We use cookies to improve your experience, some are essential for the operation of this site.

St Andrew, Weaverthorpe, Yorkshire, East Riding

(54°7′36″N, 0°31′18″W)
SE 967 711
pre-1974 traditional (England and Wales) Yorkshire, East Riding
now North Yorkshire
medieval York
now York
formerly All Saints and St Andrew
medieval All Saints and St Andrew
now St Andrew
  • Rita Wood
23 August 2007

Please use this link to cite this page - https://www.crsbi.ac.uk/view-item?i=3209.

Find out how to cite the CRSBI website here.


The church stands high on the N side of the Great Wold Valley and above the main W-E section of the course of the Gypsey Race stream before it turns at Burton Fleming and Rudston. To the immediate E of the church is the site of an early medieval manor house, which has been excavated (Brewster, 1972; Norton, 2006, fig. 11).

The church, with its W tower, nave and chancel, largely retains its Norman form (Bilson, 1922, 52), although elements were restored in 1870-72 by G. E. Street. It was faced with well-cut coursed ashlar blocks in the Norman technique (Norton, 2006, 55).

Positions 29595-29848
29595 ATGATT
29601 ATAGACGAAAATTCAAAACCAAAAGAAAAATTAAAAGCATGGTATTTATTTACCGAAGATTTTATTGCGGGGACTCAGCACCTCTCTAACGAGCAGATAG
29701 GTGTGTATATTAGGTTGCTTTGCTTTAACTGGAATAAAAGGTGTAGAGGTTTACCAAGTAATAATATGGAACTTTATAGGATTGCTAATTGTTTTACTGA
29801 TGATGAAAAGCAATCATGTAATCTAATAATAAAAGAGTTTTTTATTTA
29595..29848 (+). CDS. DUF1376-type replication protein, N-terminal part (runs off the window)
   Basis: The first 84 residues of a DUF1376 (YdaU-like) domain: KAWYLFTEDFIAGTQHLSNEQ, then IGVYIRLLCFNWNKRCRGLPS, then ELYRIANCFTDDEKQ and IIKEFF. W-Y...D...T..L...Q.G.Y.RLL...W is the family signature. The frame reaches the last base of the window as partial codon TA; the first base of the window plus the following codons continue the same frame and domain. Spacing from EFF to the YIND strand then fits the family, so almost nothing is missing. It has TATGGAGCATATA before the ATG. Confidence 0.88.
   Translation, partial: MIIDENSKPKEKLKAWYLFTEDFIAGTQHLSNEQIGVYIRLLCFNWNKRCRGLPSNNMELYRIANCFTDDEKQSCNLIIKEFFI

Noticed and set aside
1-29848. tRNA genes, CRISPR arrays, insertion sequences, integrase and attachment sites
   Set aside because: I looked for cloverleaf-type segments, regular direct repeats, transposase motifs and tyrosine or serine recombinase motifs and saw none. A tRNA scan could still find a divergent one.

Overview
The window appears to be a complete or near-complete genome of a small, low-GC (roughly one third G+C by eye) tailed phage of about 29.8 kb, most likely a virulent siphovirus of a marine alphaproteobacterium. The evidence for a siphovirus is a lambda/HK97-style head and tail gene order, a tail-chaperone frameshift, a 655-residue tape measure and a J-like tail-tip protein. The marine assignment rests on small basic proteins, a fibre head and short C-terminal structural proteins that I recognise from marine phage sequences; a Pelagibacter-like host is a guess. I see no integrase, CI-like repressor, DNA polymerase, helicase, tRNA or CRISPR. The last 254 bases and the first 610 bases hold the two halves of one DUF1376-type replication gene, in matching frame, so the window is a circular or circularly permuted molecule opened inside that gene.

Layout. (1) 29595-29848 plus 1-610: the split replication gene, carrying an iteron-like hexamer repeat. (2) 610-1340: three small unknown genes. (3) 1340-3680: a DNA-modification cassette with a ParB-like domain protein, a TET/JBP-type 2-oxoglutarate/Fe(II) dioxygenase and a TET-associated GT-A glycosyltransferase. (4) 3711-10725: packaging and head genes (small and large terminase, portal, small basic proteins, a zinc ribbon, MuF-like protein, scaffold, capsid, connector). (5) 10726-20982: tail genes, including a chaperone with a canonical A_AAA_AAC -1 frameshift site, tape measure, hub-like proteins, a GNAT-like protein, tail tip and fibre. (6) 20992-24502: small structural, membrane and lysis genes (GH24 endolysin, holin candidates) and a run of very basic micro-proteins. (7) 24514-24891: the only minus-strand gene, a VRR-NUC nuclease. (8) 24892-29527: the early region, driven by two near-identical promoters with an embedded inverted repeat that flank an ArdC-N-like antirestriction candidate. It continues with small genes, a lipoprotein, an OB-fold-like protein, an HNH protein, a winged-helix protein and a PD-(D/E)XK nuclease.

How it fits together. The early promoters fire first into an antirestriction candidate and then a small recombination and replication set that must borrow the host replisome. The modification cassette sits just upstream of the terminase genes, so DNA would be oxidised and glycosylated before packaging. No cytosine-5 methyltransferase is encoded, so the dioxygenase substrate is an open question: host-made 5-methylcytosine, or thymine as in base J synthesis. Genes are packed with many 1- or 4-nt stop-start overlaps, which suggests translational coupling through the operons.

There are three doorways with tympana: one in the chancel and two opposite each other in the nave. One of the stones that forms the tympanum over the S doorway is an inscribed sun-dial with an inscription, which means that this church can be dated to c.1109-c.1118. Sculptural embellishment of the building is otherwise almost non-existent, apart from the capitals of the belfry windows and an unusual impost profile on the chancel and tower arches; there are no corbels. The cylindrical font is patterned.


Domesday Book records a manor of 18 carucates, which, with its berewicks, had 26 carucates. Previously held by Archbishop Eldred of York and having a value of £14, Archbishop Thomas II held it in 1086 when it was 'waste' (VCH, II, 212).

Herbert the Chamberlain (chamberlain to King Henry I), named on the inscription as Herbert of Winchester, was granted the main Yorkshire estates centred on Weaverthorpe and Londesborough by Archbishop Thomas II of York in 1108-09; Herbert's son William fitzHerbert (later Archbishop) was appointed to the office of treasurer of York Minster and archdeacon of the East Riding at about the same time (Norton, 2006, 11-16). Herbert granted Weaverthorpe church to his son William, who gave it in turn to Nostell Priory, probably in spring 1121 (Norton, 2006, 43-45).